Mathematics as a Human Endeavor

Formal mathematics has a 5,000 year history, going back to the time that the Sumerians developed both writing and mathematics. Some of the important milestones in math are named after specific people (for example, Euclidean geometry, Pythagorean theorem) and many others are not (for example, abacus, fractions, decimals).

Activity 2: Select a person or topic from the history of mathematics. Do a project on it designed to increase your knowledge of your selected topic, and then to effectively share your increased knowledge with your fellow students.

Activity 3: Do a project on math-oriented aids to the human mind.

Activity 4: Do a project on women in mathematics, or on people of color in mathematics.

Activity 5: Do a project on ways in which ICT is changes and/or could be changing math education.

Mathematics as an Interdisciplinary Language and Tool

Beginning at least as early as the first grade in US schools, math is taught during a specific time slot each day. In elementary school, Typically a longer time slot is devoted to teaching reading and writing. Science and social studies may be taught on alternate days, sharing a time slot.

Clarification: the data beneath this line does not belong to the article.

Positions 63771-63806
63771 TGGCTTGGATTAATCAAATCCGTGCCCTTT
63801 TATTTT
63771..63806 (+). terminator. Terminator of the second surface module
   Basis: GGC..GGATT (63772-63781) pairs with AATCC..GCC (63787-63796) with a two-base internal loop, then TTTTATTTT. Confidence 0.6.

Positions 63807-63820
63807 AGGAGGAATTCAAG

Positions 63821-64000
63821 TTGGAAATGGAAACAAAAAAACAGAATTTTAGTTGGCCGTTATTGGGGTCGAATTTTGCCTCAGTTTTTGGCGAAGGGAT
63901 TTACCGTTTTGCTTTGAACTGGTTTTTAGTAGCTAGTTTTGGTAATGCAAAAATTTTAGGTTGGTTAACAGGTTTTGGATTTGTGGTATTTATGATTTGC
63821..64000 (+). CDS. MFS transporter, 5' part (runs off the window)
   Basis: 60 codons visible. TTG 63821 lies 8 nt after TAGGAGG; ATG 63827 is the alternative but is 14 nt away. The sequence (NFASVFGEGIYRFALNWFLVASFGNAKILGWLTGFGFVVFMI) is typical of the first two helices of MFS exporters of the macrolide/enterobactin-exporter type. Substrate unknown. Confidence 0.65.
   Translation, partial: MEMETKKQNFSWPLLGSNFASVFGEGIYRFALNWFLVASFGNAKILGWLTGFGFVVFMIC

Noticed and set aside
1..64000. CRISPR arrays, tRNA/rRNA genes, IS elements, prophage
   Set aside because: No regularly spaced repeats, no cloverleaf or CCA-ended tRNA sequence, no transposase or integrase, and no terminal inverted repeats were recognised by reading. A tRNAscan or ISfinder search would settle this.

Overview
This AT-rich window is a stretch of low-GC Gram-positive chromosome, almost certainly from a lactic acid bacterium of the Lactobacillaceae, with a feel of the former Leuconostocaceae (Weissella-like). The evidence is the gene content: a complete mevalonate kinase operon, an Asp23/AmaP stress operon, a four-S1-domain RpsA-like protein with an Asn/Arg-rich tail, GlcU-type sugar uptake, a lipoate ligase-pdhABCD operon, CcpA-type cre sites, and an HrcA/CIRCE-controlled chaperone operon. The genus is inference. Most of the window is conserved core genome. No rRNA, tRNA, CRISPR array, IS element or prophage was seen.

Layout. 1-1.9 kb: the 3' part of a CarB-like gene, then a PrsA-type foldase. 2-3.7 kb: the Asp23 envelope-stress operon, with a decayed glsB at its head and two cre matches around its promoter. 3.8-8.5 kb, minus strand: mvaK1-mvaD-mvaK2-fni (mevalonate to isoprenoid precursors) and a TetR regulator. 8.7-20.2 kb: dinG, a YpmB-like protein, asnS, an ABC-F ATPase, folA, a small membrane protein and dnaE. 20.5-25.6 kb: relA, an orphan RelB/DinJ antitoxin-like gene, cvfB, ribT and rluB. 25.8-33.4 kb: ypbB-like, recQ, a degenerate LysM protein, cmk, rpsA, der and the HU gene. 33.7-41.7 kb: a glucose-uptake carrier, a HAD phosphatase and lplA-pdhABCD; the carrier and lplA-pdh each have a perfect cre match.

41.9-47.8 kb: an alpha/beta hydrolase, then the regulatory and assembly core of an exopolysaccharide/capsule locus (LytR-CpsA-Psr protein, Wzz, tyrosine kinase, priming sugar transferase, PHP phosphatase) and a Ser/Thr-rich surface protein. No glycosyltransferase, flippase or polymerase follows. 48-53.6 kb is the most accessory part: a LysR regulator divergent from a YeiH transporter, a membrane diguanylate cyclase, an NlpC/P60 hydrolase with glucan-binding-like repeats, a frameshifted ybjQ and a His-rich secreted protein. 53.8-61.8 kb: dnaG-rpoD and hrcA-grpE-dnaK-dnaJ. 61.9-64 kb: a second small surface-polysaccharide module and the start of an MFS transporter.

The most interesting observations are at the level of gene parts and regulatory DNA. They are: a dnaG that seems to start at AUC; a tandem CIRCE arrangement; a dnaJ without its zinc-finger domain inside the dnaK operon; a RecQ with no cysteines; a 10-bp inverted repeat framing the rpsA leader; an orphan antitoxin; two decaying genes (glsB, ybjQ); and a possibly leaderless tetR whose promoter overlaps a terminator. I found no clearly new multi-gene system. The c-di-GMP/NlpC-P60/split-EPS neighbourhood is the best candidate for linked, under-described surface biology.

Think of this situation in terms of transfer of learning. As an example, consider reading. The goal is to have students develop a level of reading knowledge and skills by the end of the third grade so that in future grades then can learn by reading. The expectation is that a typical student learns to read and then reads to learn while he or she is continuing to become a still better reader. Although reading is part of a language arts time slot, reading and writing gradually become part of all of the daily curriculum.

Moreover, even though television and computer games consume a great deal of young students' time, there are a large number of opportunities and situations that encourage reading through the daily life of a young student. That is, both within school and outside of school, students tend to be in environments that encourage reading as a way to gain needed information.

Contrast this with math—and especially with the type of math outside the area of computational arithmetic. Although math is every were in our world, most students make relatively little use of it outside of the time slot of formal math education in school. Both the teaching of math and the use of math are minimal in the non-math curriculum at the K-12 level. Teachers typically make little attempt to help students transfer their steadily growing math maturity into non-math areas.

Perhaps one reason for this is that there can easily be a significant difference between a student's level of math maturity and that which is needed to apply math in a non-math discipline that is being taught. As a simple example, consider third grade students who are doing a classification or sorting activity in science of social studies,. The students are able to do such an activity in working with colored blocks in their math "class." Thus, with some help in transfer of learning, they can do it in science or social studies.